Let’s not kid ourselves about having more time later.
Just as there is a start-up cost at the beginning of a project, there’s a cost to restarting stuff that’s been set aside too long. I was reminded of this with the chairs. The materials sat on the top left corner of a set of shelves along the back wall of the garage. I saw them each time I came and went. The tools, however, had to be gathered from various places. Clamps, here. Mallet, there. The big scissors. The cable staple gun. Some I didn’t remember needing until I rewatched the YouTube video, showing me how to weave the seat. So there was the time spent relearning as well.
I stopped working on the chairs in 2013, thinking, “I’ll have more time for this later.” In reality, it cost me a good deal more time coming back up to speed. The idea that there would be some sort of time efficiency was a lie I had believed.
I had a similar experience with the ebook I’m writing. I broke from it for what I thought would be a day or two. Two weeks later, I endeavor to pick up where I left off, but as I start I realize that, despite the very good notes I keep to track progress, my mind needs a refresher course. Where am I with this? How much have I covered? How much remains? Haven’t I already tucked this section I’m about to write in somewhere else, or am I imagining that? Easy enough to check, but do you see how that veers away from the actual writing I’ve come to do this morning? Now I’m in research or edit mode. Switching back into writing mode is not as easy as flipping a light switch. I take time for an overview. The ebook will be fine, but suddenly I am aware of the presence of an uncertainty that did not previously exist.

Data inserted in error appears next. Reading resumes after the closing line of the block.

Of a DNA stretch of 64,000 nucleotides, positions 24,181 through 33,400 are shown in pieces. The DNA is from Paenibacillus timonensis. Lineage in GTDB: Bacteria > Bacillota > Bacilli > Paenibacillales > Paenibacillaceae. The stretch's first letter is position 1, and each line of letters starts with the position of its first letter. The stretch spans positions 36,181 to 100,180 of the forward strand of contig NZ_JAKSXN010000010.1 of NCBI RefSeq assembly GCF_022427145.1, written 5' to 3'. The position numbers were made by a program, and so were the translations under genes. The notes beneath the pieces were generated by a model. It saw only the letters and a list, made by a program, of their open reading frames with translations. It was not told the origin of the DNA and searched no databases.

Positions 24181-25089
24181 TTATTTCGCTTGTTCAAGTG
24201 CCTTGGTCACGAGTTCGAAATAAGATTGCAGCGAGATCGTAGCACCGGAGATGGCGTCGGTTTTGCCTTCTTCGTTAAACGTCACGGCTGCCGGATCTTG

There are valid and good reasons for laying a project aside. People, for example. Jobs. Essential household tasks. Breaks to refresh and restore the creative soul, etc. But stopping in the interest of time efficiency is a myth. I’m not talking about things we set aside for an hour, or a day or two. I’m talking about things we set aside with good intention of coming back to, but then it falls off our radar screen. Or, we set reminders, but keep hitting snooze every time they pop up. When this is an ongoing scenario, we’ve likely taken on too many things. (See previous post.)
My point: There is a procrastination cost in terms of time. It’s worth considering when setting things aside.